The rising cost of living, increased interest rates, and a recession, paint a gloomy picture for Kiwi households. But as with any downturn, upturns do follow. We spoke to our Chief Economist Jarrod Kerr and Kiwibank’s Senior Product Manager in Home Lending, Richie McLay, about managing difficult times, while waiting for an economic recovery.

Spreading risk

Despite current interest rates being a shock to those homeowners rolling off the record lows of 2020, Kiwibank Chief Economist Jarrod Kerr forecasts that interest rates have peaked. “Rates are likely to decline into 2024, which is a silver lining for those with home loans. Hang in there, because based on a view that the Reserve Bank will cut the cash rate in May 2024, mortgage rates will be a full percentage point lower in June 2024 than they are as of July 2023,” he said.

Kerr says a lot of people don’t know that they can split their home loan into portions to spread the risk of an entire home loan rolling over to a different rate. Splitting a home loan into two or more portions divides the total amount you’re borrowing into smaller parts, often on different terms and interest rates.

I would advise anyone to speak to their mortgage manager and look at the option of splitting the home loan into portions on different terms. For example, part of the home loan could roll over in one year, another part in two years or four years and so on.
Jarrod Kerr, Kiwibank Chief Economist

He also recommends paying off more of the home loan when interest rates are low, so that allows a buffer when rates increase. “Paying off principal harder, faster, when rates are low, helps during times of fluctuation,” Kerr said.

The second silver lining coming off the back of the higher living costs is that incomes will continue to rise, Kerr says. “We are seeing some signs of softer price pressure going forward and incomes will run above that, so that will be a much better situation for households in 2024,” Kerr said.

The majority of our home loan customers have been resilient during mortgage rate rises so far, Kiwibank’s Senior Product Manager in Home Lending Richie McLay says.

Paying a home loan is a priority, so that’s the first thing people pay. Making repayments is generally not one of the expenses people cut. Other expenses can be changed though, so review your insurance or utility bills and obtain quotes from other providers. Below are some resources with practical ideas to help you to manage your money:

The ideas shared here might not all apply to your situation, so get in touch with a home loan specialist if you'd like to discuss which options might work for you.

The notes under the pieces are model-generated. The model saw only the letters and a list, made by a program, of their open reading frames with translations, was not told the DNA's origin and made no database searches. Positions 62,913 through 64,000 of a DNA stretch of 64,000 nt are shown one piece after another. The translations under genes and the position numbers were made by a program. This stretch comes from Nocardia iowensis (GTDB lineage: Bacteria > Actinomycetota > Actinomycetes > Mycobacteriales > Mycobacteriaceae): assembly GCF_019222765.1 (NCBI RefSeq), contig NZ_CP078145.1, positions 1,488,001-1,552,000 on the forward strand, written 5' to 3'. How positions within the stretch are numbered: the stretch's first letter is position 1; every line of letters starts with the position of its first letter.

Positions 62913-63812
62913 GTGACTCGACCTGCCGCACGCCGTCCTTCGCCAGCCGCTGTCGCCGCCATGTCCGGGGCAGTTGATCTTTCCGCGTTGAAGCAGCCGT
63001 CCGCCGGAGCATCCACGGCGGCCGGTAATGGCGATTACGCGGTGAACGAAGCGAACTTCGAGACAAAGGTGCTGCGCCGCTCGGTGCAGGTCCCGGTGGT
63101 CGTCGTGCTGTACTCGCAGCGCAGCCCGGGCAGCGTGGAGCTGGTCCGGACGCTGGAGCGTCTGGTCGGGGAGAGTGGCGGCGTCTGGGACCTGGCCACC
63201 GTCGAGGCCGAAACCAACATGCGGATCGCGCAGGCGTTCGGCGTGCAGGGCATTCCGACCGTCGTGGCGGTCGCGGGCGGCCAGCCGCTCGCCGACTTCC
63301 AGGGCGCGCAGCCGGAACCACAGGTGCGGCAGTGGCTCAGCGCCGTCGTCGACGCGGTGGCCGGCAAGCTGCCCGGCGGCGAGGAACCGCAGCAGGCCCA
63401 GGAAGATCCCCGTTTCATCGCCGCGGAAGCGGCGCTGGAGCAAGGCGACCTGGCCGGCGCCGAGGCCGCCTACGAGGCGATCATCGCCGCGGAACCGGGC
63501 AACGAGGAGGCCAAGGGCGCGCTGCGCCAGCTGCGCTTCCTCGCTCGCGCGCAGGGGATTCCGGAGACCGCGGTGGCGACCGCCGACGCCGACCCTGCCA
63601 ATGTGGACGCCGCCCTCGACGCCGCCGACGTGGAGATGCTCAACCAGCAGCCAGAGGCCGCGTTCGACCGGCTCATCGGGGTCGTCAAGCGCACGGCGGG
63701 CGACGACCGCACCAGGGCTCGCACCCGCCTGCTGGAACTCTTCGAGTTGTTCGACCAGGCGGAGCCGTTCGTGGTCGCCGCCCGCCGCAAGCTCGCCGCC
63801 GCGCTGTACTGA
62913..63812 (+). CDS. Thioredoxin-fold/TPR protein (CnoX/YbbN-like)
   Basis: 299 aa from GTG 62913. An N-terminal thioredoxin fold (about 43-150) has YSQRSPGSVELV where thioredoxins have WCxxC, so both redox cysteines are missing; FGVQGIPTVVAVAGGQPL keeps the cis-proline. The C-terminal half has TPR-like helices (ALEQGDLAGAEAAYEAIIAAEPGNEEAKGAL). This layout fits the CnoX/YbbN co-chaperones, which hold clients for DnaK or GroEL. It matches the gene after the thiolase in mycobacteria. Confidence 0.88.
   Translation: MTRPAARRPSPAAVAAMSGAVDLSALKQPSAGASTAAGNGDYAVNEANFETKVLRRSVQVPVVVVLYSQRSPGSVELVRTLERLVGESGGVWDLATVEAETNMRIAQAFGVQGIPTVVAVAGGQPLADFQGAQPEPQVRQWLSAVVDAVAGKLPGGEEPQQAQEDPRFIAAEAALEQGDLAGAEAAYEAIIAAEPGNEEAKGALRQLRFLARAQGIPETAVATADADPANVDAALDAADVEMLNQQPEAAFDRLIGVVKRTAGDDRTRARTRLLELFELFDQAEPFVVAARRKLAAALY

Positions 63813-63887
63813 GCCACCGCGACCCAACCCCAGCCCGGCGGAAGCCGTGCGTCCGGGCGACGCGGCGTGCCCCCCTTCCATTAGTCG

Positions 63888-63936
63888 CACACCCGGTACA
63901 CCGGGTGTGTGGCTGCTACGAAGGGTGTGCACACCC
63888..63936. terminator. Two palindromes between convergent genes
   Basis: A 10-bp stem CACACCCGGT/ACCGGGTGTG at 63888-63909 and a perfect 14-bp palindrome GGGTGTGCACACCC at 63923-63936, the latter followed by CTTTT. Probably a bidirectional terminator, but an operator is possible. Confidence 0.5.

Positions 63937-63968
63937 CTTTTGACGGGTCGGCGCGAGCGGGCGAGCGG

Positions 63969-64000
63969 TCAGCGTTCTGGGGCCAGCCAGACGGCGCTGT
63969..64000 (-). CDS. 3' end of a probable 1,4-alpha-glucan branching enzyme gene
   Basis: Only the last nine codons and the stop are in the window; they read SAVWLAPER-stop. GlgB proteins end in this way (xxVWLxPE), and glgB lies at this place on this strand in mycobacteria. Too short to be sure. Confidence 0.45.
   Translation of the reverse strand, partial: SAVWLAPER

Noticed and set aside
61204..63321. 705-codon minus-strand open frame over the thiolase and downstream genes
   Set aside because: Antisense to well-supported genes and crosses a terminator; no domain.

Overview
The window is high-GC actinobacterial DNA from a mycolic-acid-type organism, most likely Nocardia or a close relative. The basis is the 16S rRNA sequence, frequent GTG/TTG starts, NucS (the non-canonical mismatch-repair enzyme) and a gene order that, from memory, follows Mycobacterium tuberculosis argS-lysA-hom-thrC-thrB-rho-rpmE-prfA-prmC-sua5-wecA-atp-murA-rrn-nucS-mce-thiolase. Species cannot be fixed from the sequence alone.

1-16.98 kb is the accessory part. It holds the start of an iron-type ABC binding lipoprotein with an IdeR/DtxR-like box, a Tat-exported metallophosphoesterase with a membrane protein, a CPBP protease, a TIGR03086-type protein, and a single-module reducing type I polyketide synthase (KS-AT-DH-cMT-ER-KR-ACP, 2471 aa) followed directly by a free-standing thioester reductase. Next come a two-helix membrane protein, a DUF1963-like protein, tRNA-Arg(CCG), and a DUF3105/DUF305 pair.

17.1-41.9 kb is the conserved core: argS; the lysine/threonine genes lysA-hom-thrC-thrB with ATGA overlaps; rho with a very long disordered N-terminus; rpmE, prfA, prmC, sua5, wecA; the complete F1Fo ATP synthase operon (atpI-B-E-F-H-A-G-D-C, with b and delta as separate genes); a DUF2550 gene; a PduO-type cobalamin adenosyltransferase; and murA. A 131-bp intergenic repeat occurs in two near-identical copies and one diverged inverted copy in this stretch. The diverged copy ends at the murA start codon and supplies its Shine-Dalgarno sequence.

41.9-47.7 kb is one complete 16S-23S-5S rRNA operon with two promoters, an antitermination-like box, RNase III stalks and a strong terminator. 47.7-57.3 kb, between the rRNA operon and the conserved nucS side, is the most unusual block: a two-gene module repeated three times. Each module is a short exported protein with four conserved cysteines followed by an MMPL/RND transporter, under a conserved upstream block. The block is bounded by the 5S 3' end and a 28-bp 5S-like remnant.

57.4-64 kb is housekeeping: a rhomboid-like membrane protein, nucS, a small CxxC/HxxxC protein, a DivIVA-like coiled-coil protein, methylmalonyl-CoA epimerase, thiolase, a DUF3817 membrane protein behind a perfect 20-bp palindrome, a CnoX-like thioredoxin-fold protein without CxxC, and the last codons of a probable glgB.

Maximise interest on savings

Whether you've set aside funds for an emergency, or are working towards a savings goal there are ways to maximise the interest you earn. Choosing to keep available funds in a higher interest-bearing account vs having it sit in a transactional account that doesn’t earn any interest can make a significant difference over time. Across New Zealand, Kiwi had a combined $46 billion in transactional accounts that were not earning any interest for them as at December 2022.

However, a savings account such as our Online Call lets you earn good returns while having immediate access to your money. That means any amount of money sitting in the Online Call account can be earning interest, while still being accessed at any time. Interest is calculated daily and paid monthly and there’s no minimum balance required to open the account.

A Notice Saver is another option which earns an attractive rate of return. Notice of either 32 or 90 days needs to be given to access the funds, this means the rate of return is higher than the Online Call.

Our Financial Wellbeing Coach Helen Rietveld recommends making sure you have the right accounts set up to match your financial goals. “Even if you’re able to save $5 per week, you’ll be surprised how quickly your savings will grow. If left untouched that $5 will grow into $260 per year, plus interest in an interest-bearing account,” she says.

Compare rates for different investment types and discover how hard your savings can work for you. To open a savings or investment account, you can apply online.

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